Notes: You might like the My Word's Worth column I wrote this week in which I pointed out that yes, there is such a thing as a free lunch, and the free lunches we've been accustomed to, such as magazines whose costs are subsidized by advertising, and free information from the government, are all seriously endangered. It's at http://marylaine.com/myword/free2.html.
Also, PubScience, which I mentioned a couple of weeks ago, fared better in the Senate than in the House according to the Chronicle of Higher Education, http://chronicle.com/free/2001/08/2001080901t.htm.
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GURU INTERVIEW: JOHN GUSCOTT
Marylaine Block interviews John Guscott, Editor, Library Futures Quarterly: Intelligence Reports for Library Strategists, http://libraryfutures.com/.
MB: Why did you create your magazine?
JG: The future of libraries is a really big issue. It's usually a hot topic at conferences and in off- and online publications. There's also coverage in
other disciplines about breakthroughs in technology, politics, culture and
the economy. Developments in these areas might affect the future of
libraries, directly or indirectly. I noticed that there was no
library publication collecting this information in one place, so with that
in mind, I began Library Futures Quarterly.
I envisioned a publication that would solve two problems.
First, most library administrators don't have time to fully investigate
breakthroughs and trends. Yet, to do a great job they need to know about
the factors that will make up the future. My newsletter would do the work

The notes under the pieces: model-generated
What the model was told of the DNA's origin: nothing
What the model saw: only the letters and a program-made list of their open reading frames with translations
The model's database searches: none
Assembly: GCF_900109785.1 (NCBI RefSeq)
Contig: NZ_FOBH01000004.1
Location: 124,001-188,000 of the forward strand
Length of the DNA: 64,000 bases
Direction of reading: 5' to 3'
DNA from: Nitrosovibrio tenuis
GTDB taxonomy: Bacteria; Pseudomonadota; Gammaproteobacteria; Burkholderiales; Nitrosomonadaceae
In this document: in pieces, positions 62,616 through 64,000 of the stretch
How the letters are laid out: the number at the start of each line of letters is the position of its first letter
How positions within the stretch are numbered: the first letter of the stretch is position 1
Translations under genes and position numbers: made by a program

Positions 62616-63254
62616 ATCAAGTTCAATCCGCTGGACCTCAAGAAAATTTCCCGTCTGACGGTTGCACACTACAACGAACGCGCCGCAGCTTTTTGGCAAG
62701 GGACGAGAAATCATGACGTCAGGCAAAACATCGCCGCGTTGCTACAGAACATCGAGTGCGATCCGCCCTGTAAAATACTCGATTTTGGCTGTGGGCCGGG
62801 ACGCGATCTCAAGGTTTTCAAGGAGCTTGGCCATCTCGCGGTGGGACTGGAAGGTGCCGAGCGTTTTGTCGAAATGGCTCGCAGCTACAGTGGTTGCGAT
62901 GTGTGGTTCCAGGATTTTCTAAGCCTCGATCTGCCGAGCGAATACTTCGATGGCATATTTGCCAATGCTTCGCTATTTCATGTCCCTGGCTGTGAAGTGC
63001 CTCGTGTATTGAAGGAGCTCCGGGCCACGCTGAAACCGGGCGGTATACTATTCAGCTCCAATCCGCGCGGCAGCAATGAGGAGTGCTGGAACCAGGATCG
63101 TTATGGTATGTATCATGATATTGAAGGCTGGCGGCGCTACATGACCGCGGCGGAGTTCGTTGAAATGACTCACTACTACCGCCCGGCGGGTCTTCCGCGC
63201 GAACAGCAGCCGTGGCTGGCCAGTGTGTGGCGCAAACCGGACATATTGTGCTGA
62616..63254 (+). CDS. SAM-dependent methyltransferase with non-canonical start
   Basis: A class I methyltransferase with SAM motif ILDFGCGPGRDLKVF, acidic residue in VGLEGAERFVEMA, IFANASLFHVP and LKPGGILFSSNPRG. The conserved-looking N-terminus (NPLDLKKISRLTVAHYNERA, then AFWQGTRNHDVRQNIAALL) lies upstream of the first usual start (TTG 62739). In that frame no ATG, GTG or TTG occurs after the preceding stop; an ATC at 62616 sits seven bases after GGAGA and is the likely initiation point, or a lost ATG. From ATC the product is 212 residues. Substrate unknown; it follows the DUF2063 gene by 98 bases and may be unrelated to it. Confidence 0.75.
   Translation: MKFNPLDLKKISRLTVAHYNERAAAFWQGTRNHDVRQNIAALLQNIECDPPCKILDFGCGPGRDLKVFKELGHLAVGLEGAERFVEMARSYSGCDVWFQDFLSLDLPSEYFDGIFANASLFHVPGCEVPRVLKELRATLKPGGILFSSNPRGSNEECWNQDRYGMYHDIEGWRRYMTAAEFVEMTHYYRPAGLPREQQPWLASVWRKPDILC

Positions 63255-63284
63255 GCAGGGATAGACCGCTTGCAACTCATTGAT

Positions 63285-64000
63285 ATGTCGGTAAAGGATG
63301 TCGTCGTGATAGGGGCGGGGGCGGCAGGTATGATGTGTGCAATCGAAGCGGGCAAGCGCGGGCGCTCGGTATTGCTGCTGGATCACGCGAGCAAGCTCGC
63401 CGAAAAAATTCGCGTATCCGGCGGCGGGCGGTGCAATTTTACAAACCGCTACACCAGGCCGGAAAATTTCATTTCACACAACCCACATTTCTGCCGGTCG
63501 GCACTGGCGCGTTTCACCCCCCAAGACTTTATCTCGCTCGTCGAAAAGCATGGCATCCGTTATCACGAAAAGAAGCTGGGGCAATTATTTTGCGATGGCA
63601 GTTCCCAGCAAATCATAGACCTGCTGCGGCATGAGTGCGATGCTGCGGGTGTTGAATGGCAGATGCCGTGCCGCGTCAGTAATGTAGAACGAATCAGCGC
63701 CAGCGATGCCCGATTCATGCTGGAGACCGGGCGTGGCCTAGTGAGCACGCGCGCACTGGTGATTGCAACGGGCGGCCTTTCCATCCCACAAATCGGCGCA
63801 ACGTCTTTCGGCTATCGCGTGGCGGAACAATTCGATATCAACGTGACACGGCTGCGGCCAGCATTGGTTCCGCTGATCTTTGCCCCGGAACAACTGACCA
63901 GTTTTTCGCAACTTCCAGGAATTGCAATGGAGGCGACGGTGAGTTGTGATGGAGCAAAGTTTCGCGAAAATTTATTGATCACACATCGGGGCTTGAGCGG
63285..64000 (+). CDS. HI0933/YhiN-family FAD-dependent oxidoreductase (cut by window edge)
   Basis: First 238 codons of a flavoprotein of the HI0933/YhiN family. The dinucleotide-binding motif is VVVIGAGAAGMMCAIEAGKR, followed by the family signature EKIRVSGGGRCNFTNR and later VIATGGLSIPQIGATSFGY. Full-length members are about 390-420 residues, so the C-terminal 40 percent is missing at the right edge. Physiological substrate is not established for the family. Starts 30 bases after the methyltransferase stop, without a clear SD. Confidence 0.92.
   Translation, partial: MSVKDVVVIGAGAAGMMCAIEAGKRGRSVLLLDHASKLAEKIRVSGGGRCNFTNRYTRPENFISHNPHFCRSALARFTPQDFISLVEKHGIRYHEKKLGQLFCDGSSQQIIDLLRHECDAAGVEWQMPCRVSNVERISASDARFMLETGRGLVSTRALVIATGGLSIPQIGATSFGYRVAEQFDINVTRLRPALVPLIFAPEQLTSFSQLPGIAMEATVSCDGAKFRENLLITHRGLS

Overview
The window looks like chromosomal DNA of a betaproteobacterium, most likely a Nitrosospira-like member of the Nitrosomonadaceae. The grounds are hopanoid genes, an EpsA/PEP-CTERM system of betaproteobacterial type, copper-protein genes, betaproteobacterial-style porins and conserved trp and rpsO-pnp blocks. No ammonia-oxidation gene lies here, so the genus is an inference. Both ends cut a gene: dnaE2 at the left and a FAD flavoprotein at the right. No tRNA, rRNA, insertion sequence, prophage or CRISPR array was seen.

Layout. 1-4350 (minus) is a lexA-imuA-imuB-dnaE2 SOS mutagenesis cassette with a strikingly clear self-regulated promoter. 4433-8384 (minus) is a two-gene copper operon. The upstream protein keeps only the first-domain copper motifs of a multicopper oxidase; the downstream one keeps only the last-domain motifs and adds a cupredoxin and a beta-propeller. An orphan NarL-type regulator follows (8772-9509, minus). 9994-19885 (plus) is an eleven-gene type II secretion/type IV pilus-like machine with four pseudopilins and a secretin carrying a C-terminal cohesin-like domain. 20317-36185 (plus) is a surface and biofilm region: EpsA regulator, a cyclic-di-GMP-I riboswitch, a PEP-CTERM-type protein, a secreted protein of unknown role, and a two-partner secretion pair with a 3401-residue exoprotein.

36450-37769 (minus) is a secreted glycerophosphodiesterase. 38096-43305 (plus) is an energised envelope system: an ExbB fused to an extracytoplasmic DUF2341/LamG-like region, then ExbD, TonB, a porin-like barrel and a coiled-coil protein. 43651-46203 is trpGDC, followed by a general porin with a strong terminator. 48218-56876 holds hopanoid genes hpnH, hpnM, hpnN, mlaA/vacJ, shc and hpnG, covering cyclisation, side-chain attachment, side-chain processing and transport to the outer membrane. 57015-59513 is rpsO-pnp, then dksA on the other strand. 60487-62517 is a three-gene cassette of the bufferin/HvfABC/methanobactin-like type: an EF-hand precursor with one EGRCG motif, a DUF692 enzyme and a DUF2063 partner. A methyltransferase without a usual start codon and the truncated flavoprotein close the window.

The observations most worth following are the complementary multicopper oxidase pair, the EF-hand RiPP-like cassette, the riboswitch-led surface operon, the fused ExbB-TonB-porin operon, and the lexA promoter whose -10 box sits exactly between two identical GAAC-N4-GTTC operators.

of gathering and interpreting the trends for them.
Second, library administrators would need to put this information to use. In each issue, we would provide action steps and futuring tools so the
reader can make better decisions on what to do with the information.
I think library administrators are currently under pressure from trustees, staff and patrons to be current, and always scanning for "the next big
things." Although planning is one of the most important tasks for a leader
to engage in, it often receives the lowest priority, if it's done at all. I
wanted to create a newsletter for administrators who are very busy
but still need to be informed about innovative and visionary futures for
libraries. It's my job to brief them on what's appearing on the horizon,
what are some of the possible scenarios that will affect them, and what
they should do about it. That way, the next time when someone asks them
"have you heard about ……," my readers can say "yes, and here's what we are
going to do about it." I think this will always be our mission.
Ideally, I wanted to create something that a subscriber could read an hour
before an important meeting with library planners and come out sounding
like a visionary. This would certainly help the administrator improve the
library's chances for success in the future, while increasing his or her
own value as a leader in the community.
I also thought there was a need for a newsletter from a practitioner's
point of view, since most library literature is written by academics or
people who haven't worked in a public library setting.
MB: What have you learned in doing it?
JG: A lot! Especially how much work goes into publishing - these ventures could
easily develop into a full time job! Writing can be enjoyable, but after a
long day of helping patrons, fixing computers or resolving staff problems,
sometimes the last thing I want to do is spend the evening and night
cranking out the contents of an issue. But in the end, when I have a
finished product in hand, or if I get a nice compliment, it makes all the
The whole undertaking has been a learning process. I've learned a lot about my subject matter -- the future of public libraries. Listening to what others think of this topic has been a fulfilling learning experience. I've also learned that a publisher has to make tough decisions on how to spend time and effort. It's easy to come up with hundreds of ideas, but you only have a limited amount of time and resources to pursue a handful of them. Learning how to carefully select and prioritize your opportunities is a learning process in and of itself!
MB: How has your magazine changed in response to its readers?